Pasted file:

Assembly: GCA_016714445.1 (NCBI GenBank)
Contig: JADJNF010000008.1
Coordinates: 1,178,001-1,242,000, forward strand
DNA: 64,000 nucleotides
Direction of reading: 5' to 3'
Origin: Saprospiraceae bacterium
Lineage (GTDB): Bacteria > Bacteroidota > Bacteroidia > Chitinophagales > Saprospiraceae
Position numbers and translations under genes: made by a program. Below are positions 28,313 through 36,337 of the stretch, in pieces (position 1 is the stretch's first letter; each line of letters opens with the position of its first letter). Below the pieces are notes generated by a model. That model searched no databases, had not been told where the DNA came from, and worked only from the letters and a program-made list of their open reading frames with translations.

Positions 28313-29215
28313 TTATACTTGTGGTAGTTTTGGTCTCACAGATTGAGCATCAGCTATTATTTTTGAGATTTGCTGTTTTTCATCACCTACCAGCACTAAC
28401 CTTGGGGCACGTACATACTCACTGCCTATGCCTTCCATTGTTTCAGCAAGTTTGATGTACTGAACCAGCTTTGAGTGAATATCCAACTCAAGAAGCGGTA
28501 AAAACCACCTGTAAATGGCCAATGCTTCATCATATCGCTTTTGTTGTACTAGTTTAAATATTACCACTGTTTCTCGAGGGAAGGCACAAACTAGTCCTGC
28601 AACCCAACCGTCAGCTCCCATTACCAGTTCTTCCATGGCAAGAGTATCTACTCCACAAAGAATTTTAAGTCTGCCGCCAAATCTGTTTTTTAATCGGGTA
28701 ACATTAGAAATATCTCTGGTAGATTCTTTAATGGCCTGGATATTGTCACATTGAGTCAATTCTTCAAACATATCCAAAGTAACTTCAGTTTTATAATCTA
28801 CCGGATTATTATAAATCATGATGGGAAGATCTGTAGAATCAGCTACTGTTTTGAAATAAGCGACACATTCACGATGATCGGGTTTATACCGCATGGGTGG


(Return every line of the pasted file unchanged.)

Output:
Assembly: GCA_016714445.1 (NCBI GenBank)
Contig: JADJNF010000008.1
Coordinates: 1,178,001-1,242,000, forward strand
DNA: 64,000 nucleotides
Direction of reading: 5' to 3'
Origin: Saprospiraceae bacterium
Lineage (GTDB): Bacteria > Bacteroidota > Bacteroidia > Chitinophagales > Saprospiraceae
Position numbers and translations under genes: made by a program. Below are positions 28,313 through 36,337 of the stretch, in pieces (position 1 is the stretch's first letter; each line of letters opens with the position of its first letter). Below the pieces are notes generated by a model. That model searched no databases, had not been told where the DNA came from, and worked only from the letters and a program-made list of their open reading frames with translations.

Positions 28313-29215
28313 TTATACTTGTGGTAGTTTTGGTCTCACAGATTGAGCATCAGCTATTATTTTTGAGATTTGCTGTTTTTCATCACCTACCAGCACTAAC
28401 CTTGGGGCACGTACATACTCACTGCCTATGCCTTCCATTGTTTCAGCAAGTTTGATGTACTGAACCAGCTTTGAGTGAATATCCAACTCAAGAAGCGGTA
28501 AAAACCACCTGTAAATGGCCAATGCTTCATCATATCGCTTTTGTTGTACTAGTTTAAATATTACCACTGTTTCTCGAGGGAAGGCACAAACTAGTCCTGC
28601 AACCCAACCGTCAGCTCCCATTACCAGTTCTTCCATGGCAAGAGTATCTACTCCACAAAGAATTTTAAGTCTGCCGCCAAATCTGTTTTTTAATCGGGTA
28701 ACATTAGAAATATCTCTGGTAGATTCTTTAATGGCCTGGATATTGTCACATTGAGTCAATTCTTCAAACATATCCAAAGTAACTTCAGTTTTATAATCTA
28801 CCGGATTATTATAAATCATGATGGGAAGATCTGTAGAATCAGCTACTGTTTTGAAATAAGCGACACATTCACGATGATCGGGTTTATACCGCATGGGTGG